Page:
As the government works on the post-COVID economic recovery, an important part of the recovery plan is overhauling migration and ramping up the migrant intake. It is anticipated that the upcoming changes as well as the increase to the migration programme annual planning levels to allow more skilled migrants in.
Some of the changes include:
Reverting to a single occupation list for employer sponsored visas, doing away with the multi-tier system, which would simplify the employer sponsored pathways.
Allowing employers to nominate any employee who has been on a temporary employer-sponsored visa for a permanent one, regardless of their occupation, which would give both sponsors and overseas workers more certainty about their future.
Reducing the time required on a temporary employer-sponsored visa before applying for an employer nominated permanent one back to 2 years.
Abolishing the 2x2 limit (two visas, two years each) on the current STSOL occupations, which was a great deterrent to a lot of overseas workers who did not want to relocate to Australia on the proviso that they would have to depart within 4 years.
There have been discussions as well about a possibility of changing the SAF Levy payment from an upfront payment to monthly instalments, thus allowing businesses to sponsor staff without impacting their cashflow with a large upfront levy.
How do these changes affect me as a sponsor or a migrant?
As you may have noticed, the changes are mostly about reverting to the pre-Easter 2017 situation when the employer sponsored program was much simpler and far more straight-forward. This will help the Australian economy recover from the COVID-19 pandemic border closure which have detrimentally affected the labour market in Australia.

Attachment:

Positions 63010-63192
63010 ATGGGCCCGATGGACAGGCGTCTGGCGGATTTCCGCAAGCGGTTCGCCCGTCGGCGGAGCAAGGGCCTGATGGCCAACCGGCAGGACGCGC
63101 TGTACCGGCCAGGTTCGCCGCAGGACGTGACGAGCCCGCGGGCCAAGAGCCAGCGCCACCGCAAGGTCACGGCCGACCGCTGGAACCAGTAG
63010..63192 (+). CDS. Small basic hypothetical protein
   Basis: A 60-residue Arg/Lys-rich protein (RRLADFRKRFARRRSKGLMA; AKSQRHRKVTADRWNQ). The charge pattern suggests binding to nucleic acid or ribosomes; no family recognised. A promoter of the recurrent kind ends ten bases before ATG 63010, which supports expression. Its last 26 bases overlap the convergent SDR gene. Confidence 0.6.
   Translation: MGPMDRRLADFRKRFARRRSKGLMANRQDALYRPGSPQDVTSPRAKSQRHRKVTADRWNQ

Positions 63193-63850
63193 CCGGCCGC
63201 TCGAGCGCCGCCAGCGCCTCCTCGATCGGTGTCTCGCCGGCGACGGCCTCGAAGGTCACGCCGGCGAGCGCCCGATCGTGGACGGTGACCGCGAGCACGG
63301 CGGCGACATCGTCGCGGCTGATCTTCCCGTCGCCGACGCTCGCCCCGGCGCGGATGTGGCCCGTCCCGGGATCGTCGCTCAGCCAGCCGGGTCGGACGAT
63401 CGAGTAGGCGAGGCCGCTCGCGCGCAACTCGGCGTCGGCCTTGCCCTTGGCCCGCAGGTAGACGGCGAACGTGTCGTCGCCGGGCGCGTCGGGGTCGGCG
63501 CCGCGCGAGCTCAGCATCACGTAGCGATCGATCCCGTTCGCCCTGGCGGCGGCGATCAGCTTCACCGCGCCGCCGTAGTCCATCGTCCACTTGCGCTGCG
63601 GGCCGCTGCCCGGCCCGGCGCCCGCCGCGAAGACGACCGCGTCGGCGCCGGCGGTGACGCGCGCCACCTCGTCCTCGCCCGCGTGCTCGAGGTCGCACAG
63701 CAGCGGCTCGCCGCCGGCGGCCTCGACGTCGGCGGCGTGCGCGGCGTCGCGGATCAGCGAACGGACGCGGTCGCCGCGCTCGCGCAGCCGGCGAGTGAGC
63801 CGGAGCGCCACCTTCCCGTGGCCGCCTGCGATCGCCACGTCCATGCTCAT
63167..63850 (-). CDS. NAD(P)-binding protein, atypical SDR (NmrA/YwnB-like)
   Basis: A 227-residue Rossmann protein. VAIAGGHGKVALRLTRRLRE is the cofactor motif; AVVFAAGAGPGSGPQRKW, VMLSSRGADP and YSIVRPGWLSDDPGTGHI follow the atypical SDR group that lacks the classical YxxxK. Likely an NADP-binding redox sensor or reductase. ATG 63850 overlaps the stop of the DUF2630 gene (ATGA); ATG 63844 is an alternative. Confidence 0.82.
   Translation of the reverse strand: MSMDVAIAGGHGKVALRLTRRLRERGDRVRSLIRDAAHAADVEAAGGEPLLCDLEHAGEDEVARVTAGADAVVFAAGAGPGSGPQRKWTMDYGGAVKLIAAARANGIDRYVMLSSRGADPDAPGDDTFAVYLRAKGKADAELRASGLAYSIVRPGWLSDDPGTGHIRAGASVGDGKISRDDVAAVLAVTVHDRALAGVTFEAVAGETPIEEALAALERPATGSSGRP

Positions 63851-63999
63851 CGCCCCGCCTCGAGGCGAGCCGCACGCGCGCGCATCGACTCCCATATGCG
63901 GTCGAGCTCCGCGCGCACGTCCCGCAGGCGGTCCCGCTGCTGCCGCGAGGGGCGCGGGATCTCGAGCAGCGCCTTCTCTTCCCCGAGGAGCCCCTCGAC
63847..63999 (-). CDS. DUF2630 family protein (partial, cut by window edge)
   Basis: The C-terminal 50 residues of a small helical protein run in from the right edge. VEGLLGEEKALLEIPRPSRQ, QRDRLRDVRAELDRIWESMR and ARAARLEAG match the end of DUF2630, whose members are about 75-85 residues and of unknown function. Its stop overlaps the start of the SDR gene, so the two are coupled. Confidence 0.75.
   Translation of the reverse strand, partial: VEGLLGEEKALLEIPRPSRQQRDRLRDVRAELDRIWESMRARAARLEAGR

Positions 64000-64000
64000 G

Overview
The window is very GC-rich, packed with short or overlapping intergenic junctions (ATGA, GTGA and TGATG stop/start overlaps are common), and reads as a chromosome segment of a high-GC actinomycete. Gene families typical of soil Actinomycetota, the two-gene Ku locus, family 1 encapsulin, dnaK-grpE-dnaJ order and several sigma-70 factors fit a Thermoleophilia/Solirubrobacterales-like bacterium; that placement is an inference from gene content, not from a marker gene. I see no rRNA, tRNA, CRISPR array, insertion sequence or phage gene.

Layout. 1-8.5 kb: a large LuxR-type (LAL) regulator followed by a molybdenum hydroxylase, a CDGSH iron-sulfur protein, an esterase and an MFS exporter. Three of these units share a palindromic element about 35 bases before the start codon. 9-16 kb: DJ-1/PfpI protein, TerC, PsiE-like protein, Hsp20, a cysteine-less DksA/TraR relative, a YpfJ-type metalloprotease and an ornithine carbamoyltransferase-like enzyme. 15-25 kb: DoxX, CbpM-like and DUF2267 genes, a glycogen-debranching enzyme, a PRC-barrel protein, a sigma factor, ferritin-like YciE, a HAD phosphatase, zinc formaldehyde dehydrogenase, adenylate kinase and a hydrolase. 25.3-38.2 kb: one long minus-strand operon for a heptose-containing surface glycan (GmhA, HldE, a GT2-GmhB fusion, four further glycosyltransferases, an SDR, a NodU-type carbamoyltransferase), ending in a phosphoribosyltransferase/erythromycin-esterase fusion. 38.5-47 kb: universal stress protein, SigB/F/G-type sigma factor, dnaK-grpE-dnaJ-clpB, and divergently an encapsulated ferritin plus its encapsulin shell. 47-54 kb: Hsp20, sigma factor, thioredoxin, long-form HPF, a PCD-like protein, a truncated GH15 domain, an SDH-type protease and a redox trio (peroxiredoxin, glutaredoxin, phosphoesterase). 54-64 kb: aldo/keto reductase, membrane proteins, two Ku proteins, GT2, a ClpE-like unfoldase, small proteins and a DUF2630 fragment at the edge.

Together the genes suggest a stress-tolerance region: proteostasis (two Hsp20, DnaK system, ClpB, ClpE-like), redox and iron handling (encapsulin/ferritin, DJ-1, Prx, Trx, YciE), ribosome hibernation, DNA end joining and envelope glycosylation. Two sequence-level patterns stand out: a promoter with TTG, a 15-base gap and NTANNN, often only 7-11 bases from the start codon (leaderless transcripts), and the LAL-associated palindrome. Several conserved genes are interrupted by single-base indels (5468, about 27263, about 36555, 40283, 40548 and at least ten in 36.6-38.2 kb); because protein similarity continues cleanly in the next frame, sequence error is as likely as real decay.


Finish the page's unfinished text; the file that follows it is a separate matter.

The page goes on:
As the case is with all changes, there may be some hiccups and unintended consequences of legislation once they come out, and – at the moment – the legislation has not yet been released. There may be some impacts on existing sponsored employees who are not eligible currently for a further visa and/or permanent residency, which might allow them a pathway otherwise.
How can we help you?
At Longton Legal, we can help you with all employer-sponsorship matters. Our Immigration team comprises of highly experienced practitioners who can help with any matters.
Whether you are a business that needs assistance with the process of sponsoring employees, an employee who is sponsored and wishes to work on their pathway to permanent residency, or a prospective sponsored employee that needs to strategise their migration journey, we can definitely assist you.
If you are considering sponsoring an employee, have an existing employee that you wish to ascertain how to keep them for a further visa term or even permanently, or require immigration assistance with any sponsorship matter, we can definitely assist you.
If you are a visa holder who wishes to remain in Australia, or a prospective migrant who wishes to explore their options, we can definitely help you with your roadmap and explore the available options.
*Disclaimer: This is intended as general information only and not to be construed as legal advice. The above information is subject to changes over time. You should always seek professional advice before taking any course of action.*
Registered Migration Agent